Like many Texans, John Erickson has strong ties to the land that reared him. Despite short stints in Denver and Boston during his college years, the beloved Texas author has lived in the Panhandle most of his life. In fact, if it weren’t for his affinity for the region, generations of Texans might never have had the chance to fall in love with Hank the Cowdog, the main character in Erickson’s popular book series. Hank’s first misadventure was part of a collection of short stories, The Devil in Texas and Other Cowboy Tales, self-published by Erickson in 1982 through his imprint, Maverick Books. Called “Confessions of a Cowdog,” the Hank story wasn’t even Erickson’s favorite of the bunch. But his former neighbors in his hometown of Perryton let him know otherwise. “I decided to read the Hank story for the Perryton Rotary Club, and they just fell out of their chairs laughing,” Erickson recalls. “After the program a guy came loping up and said, ‘You n eed to do more with that dog.’ If he hadn’t said that I don’t know that I would have ever recognized that Hank had star quality.”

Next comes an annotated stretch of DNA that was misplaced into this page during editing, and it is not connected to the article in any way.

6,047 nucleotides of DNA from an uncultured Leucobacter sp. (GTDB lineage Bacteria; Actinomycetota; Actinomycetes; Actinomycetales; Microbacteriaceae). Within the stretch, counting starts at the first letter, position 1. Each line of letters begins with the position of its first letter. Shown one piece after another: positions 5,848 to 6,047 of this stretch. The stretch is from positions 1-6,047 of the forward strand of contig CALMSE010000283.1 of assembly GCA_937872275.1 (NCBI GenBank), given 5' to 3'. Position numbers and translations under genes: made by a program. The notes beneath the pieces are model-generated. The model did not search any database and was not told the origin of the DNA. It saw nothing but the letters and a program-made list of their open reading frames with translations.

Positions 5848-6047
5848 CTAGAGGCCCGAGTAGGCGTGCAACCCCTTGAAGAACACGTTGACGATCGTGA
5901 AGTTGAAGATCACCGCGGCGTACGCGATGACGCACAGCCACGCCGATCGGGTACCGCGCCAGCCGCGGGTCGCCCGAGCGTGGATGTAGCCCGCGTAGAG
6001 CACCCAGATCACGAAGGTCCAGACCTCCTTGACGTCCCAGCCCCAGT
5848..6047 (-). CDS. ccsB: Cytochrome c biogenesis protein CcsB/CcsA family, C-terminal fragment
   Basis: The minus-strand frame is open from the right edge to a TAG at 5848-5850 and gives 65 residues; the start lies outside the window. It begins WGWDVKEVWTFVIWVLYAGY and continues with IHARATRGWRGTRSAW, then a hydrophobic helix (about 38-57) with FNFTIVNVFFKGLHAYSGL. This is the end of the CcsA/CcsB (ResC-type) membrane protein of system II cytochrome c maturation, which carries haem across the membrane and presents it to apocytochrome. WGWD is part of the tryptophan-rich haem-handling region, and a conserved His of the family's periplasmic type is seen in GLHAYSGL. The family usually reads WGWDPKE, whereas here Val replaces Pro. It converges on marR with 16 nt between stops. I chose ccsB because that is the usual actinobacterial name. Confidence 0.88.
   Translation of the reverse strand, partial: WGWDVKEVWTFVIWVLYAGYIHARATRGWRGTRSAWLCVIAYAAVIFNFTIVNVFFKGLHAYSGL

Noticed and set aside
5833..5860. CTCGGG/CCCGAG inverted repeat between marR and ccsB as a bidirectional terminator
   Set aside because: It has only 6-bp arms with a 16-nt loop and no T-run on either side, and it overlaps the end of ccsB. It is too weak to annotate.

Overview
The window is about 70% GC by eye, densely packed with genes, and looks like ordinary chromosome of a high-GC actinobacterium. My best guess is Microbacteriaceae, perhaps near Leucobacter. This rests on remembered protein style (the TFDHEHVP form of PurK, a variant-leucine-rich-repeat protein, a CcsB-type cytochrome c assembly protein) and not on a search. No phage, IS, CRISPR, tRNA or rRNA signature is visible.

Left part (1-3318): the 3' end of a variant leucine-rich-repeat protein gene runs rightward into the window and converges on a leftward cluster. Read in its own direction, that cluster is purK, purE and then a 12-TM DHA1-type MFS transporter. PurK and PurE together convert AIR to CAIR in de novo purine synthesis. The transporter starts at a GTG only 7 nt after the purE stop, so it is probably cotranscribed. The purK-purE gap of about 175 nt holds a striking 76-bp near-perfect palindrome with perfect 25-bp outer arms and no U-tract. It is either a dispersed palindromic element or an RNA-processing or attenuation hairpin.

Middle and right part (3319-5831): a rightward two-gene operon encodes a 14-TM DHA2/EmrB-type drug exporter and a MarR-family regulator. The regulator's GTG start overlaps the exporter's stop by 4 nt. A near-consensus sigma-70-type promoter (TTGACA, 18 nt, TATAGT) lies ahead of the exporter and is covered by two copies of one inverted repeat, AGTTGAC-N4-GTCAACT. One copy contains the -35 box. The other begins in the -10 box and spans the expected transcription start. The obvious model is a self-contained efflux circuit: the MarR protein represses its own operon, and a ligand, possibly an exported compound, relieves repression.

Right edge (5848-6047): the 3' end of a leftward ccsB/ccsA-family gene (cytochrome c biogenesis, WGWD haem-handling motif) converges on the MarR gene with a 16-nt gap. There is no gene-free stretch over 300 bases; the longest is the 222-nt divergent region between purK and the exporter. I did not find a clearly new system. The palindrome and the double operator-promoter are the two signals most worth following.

A teacher at an elementary school in the tiny town of Spearman, near Perryton, clued him in to Hank’s appeal to children a few books into the series. His original intended audience was adults involved in agriculture—he thought the humor was too subtle for kids. “I did the program [at Spearman] and sure enough, the kids laughed in most of the right places, and I stopped arguing with teachers and librarians.”
Seventy-six Hank books and upward of 9 million copies sold later, Erickson’s day-to-day life hasn’t changed much. He still writes for about four hours every morning and otherwise tends to his M-Cross Ranch in the northeastern Panhandle.
His life as a rancher prompted his story on Page 84 reflecting on the fifth anniversary of the devastating Perryton Fire that burned 318,000 acres, including the Erickson ranch. With help from their neighbors, Erickson and his wife, Kris, have since rebuilt. His story details how the region continues to grapple with the ever-present reality of wildfires.
Erickson’s account marks the return of his byline to our pages for the first time in 40 years. Back in 1982, when he was a fledgling author, he wrote a handful of stories for Texas Highways. Along with a September story, pictured above, about the cowboy lifestyle, founding editor Frank Lively commissioned him to cover rodeos in Pecos and Wichita Falls. While his early freelancing days were short-lived, he doesn’t plan to hang up his hat anytime soon. “I have no intention of retiring as a rancher or writer,” Erickson says. “When you love your work, every day is a vacation.”
Emily Roberts Stone
Editor in Chief